US President Donald Trump’s criticism of journalists amounts to an attack on the freedom of the press and could provoke violence against reporters, the United Nations’ human rights chief said on Wednesday.
Zeid Ra’ad al-Hussein said Trump had also made worrying remarks about women, Mexicans and Muslims and went on to question the president’s approach to immigration and decision to pardon former Arizona lawman Joe Arpaio.
There was no immediate response from the White House on the wide-ranging rebuke of Trump’s repeated references to the “fake media” and some of his other statements and decisions.
“It’s really quite amazing when you think that freedom of the press, not only sort of a cornerstone of the US Constitution but very much something that the United States defended over the years is now itself under attack from the President,” the UN High Commissioner for Human Rights said.
“It’s sort of a stunning turnaround. And ultimately the sequence is a dangerous one,” he told a news conference in Geneva.
Referring to the New York Times, Washington Post and CNN, he added: “To call these news organisations ‘fake’ does tremendous damage and to refer to individual journalists in this way, I have to ask the question is this not an incitement for others to attack journalists?”
Zeid voiced concern that a journalist from the Guardian had been “assaulted in the United States most recently” but gave no details.
Trump rounded on journalists last week, calling them “truly dishonest people” and criticising their coverage of a white supremacist-organized rally in Virginia and the political fallout from his comments that violence there was caused by “many sides”.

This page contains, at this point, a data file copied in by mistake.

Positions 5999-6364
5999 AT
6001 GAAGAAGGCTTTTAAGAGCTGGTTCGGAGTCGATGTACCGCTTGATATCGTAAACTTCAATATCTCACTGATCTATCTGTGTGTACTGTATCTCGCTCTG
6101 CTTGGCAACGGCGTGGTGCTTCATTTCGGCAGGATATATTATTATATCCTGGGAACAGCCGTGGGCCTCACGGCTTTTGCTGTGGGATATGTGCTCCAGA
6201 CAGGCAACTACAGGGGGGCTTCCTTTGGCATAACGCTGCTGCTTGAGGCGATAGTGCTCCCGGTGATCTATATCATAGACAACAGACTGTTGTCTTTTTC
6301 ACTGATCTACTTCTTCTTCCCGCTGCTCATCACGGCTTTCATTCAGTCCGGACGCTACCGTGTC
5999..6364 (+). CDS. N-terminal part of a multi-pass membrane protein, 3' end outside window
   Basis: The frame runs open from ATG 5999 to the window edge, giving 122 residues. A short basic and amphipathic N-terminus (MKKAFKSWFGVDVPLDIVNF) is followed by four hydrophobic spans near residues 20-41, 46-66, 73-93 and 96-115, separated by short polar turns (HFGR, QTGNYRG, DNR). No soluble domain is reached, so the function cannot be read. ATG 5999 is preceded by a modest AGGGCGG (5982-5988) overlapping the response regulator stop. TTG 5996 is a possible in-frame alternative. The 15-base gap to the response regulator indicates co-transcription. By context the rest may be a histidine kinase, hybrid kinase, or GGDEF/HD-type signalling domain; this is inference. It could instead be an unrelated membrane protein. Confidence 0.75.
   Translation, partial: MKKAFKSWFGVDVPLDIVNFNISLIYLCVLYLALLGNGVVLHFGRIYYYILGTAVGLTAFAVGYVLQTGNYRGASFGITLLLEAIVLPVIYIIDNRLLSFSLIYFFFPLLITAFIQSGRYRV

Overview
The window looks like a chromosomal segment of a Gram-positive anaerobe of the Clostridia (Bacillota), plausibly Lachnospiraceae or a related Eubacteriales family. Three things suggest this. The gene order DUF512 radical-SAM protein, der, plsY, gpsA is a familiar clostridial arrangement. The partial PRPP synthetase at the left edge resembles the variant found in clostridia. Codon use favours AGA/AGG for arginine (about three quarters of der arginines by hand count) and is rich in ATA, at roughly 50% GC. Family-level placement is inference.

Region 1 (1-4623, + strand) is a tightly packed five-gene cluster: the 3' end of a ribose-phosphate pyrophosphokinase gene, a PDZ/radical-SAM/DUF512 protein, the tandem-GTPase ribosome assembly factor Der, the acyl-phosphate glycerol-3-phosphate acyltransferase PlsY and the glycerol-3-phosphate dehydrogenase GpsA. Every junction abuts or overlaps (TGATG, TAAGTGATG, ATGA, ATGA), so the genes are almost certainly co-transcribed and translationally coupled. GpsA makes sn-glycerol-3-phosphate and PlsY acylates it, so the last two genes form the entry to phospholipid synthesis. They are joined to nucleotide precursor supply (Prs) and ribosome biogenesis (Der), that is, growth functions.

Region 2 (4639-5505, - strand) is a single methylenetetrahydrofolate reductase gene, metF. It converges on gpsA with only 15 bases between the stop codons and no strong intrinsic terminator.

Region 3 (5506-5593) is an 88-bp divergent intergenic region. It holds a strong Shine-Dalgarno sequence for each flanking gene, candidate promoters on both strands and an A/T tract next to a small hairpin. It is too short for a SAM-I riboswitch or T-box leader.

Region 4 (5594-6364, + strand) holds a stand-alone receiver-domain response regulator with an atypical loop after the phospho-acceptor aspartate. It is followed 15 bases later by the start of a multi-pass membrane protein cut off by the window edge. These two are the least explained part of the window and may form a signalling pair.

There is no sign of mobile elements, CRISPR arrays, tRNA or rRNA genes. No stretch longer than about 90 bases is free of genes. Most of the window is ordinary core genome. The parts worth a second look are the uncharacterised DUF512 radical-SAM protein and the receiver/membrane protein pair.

Nazi salutes, swastikas, anti-Semitic slurs and racist references to African-Americans had “no place in the United States or beyond”, Zeid said, in his first comments on the events in Charlottesville.
Trump has also made worrying remarks about women, Mexicans and Muslims, “mocked a person with disabilities publicly” and issued a directive on a transgender ban in the military, he said.
“The President prides himself as a taboo breaker, indeed his supporters see him as such. But at the time I expressed my feeling that this was grossly irresponsible, because it has consequences, it emboldens those who may think similarly to sharpen their assaults on these communities,” he said.
Zeid voiced deep concern at Trump’s pardon of Arpaio, who was convicted of criminal contempt in a racial profiling case that highlighted tensions over immigration policy.
“Does the President support racial profiling, of Latinos in particular, does he support abuse of prisoners? Arpaio referred at one stage to the open-air prison that he set up as a concentration camp, he later recanted said it was a joke,” Zeid said. “Does the president support this? These actions have consequences.”
Zeid, comparing the leadership role of a US president to a bus driver, said: “I almost feel that the President is driving the bus of humanity and we’re careening down a mountain path.
“And in taking these measures, at least from a human rights perspective, it seems to be reckless driving.”